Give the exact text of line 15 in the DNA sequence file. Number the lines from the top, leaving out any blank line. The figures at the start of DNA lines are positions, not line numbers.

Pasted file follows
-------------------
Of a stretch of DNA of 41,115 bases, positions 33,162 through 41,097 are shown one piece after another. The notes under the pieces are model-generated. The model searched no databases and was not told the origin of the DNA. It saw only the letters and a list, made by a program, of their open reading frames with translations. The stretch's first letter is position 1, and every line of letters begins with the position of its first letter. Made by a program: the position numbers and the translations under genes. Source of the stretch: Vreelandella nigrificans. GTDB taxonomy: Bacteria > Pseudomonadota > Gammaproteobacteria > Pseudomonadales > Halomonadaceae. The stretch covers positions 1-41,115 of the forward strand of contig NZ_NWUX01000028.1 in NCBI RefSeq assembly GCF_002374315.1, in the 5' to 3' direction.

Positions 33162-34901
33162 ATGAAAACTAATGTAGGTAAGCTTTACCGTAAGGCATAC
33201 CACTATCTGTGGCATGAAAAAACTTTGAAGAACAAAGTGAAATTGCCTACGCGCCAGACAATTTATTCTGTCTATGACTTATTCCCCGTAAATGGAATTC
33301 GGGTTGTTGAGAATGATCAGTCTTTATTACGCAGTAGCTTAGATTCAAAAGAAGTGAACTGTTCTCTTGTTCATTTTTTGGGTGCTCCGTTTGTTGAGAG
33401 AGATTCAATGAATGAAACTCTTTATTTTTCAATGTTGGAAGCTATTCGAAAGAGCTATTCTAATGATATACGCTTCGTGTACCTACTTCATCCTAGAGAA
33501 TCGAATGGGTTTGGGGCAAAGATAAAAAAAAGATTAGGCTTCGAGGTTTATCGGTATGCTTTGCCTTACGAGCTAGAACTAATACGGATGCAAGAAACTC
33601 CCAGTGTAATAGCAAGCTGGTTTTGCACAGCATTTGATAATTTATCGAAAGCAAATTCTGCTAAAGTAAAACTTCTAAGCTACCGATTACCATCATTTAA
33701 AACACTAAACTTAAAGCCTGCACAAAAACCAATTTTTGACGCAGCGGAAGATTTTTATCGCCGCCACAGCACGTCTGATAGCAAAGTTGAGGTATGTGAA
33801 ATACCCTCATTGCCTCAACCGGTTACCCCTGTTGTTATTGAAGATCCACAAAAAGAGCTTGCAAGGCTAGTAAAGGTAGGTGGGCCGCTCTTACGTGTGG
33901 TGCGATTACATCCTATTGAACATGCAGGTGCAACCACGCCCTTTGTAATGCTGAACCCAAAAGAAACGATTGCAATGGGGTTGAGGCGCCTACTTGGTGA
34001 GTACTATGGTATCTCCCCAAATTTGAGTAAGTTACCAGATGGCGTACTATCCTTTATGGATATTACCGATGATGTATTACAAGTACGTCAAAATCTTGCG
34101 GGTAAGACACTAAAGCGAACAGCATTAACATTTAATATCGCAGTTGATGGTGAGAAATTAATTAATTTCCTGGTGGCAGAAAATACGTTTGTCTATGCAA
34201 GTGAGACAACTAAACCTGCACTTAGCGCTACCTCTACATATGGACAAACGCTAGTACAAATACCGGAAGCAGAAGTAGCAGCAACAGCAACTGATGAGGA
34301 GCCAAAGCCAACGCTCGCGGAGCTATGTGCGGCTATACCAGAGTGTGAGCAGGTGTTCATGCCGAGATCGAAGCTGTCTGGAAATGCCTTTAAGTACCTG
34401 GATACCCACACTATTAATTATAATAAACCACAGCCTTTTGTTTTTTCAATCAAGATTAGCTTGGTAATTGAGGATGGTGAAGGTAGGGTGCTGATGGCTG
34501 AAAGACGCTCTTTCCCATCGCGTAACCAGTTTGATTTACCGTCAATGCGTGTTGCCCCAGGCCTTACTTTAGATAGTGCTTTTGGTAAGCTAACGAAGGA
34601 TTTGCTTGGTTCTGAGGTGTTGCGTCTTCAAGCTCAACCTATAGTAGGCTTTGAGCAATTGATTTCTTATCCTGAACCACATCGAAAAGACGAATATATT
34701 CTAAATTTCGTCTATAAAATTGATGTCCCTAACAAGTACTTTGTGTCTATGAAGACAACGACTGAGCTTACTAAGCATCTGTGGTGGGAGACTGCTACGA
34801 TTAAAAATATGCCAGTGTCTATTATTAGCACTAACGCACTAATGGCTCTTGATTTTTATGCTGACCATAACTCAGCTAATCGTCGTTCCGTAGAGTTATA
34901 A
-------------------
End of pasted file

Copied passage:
34301 GCCAAAGCCAACGCTCGCGGAGCTATGTGCGGCTATACCAGAGTGTGAGCAGGTGTTCATGCCGAGATCGAAGCTGTCTGGAAATGCCTTTAAGTACCTG